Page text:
- The most beneficial thing you can do for your septic system is to allow it to function as it was intended, using only natural bacteria.
How Often Should You Pump Out Your Septic Tank?
It is recommended that you have your septic tank pumped out every three to five years as a general guideline, although this varies widely depending on how often you use your system. With the proper treatment and maintenance plan for your household, you may extend the amount of time between pump outs by many years. Regular inspections are required in most states, however these inspections do not necessarily result in a pump out being performed. You will not be able to escape mandatory inspections, but by following the best practices outlined in this article, you can lessen the frequency with which your septic tank needs to be pumped.
Why do you have to empty your septic tank?
Septic tanks are meant to retain waste for long periods of time so that helpful bacteria may break it down and the garbage can be properly released. Despite the fact that the bacteria in your septic tank are quite powerful at breaking down waste, they are not always able to completely digest everything that goes into it. As a result, the minute amounts of waste that stay in your tank accumulate over time, becoming what is known as sludge. After a while, the quantity of sludge in your tank will surpass the limits advised by the manufacturer, preventing your tank from performing at its optimal efficiency.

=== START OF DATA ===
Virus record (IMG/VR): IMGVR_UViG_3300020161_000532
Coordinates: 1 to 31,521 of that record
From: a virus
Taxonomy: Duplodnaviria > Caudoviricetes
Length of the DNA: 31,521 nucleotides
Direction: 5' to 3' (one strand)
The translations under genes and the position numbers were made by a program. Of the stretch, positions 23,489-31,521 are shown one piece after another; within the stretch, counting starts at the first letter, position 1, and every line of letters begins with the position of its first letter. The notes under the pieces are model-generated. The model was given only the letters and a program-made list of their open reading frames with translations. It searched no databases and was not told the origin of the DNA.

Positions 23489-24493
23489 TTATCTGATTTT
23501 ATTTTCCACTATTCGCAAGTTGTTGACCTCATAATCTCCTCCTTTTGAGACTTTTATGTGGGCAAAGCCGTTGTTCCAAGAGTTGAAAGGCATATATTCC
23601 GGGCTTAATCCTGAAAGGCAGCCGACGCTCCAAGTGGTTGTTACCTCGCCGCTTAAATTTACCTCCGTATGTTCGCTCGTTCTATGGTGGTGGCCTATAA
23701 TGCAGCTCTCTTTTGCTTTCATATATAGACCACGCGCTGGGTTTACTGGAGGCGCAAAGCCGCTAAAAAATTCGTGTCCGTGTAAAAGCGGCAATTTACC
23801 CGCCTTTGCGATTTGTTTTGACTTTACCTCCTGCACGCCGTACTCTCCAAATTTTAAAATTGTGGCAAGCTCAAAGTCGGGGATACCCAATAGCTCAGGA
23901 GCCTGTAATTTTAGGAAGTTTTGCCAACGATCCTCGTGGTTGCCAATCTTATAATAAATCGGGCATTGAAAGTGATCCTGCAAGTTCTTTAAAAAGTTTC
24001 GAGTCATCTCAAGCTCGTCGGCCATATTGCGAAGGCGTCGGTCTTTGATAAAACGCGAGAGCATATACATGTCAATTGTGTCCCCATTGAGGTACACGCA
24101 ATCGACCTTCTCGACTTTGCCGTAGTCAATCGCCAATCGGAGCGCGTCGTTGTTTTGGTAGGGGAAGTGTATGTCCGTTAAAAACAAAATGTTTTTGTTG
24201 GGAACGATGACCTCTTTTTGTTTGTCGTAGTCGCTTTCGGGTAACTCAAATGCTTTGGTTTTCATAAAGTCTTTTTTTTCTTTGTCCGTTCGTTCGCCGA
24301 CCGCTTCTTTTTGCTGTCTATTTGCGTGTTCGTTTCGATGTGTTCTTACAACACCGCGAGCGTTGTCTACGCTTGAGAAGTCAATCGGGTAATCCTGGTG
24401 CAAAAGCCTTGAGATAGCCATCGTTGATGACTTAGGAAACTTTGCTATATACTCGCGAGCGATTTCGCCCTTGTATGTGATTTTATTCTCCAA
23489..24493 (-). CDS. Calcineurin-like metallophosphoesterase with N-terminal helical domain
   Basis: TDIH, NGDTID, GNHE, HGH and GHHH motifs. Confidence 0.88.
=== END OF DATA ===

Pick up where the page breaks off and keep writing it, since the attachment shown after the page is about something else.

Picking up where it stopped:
Failure to pump out your tank when it is full may be a costly error, as cleaning and maintenance fees can quickly accumulate and become prohibitively expensive.
Sludge contained within your tank includes all of the bacteria and enzymes that are required for the waste breakdown process to be successful.
As a result, it’s critical, and more cost-effective, to only empty your tank when absolutely necessary, and to restore and activate your system once you’ve had it drained and cleaned.
What affects your septic tank pump out frequency?
It goes without saying that one of the most crucial factors that determine how often you have to empty your septic tank is the maintenance or treatment regimen that you follow. If you maintain a consistent treatment regimen, you can extend the time between pump outs by many years. Several of our clients have had their pump outs extended for more than ten years.
2. Number of people in your household
How much garbage enters the septic system and how quickly your tank fills up is directly proportional to the number of people that live in your home and utilize the septic system. The greater the size of your home, the more quickly your tank will fill up and the greater the necessity for a septic supplement to enhance your bacteria and improve the waste breakdown procedure. It’s possible that if you have a small family of two people and follow a treatment plan, you’ll only need to have your sewer tank pumped out once every ten years or so.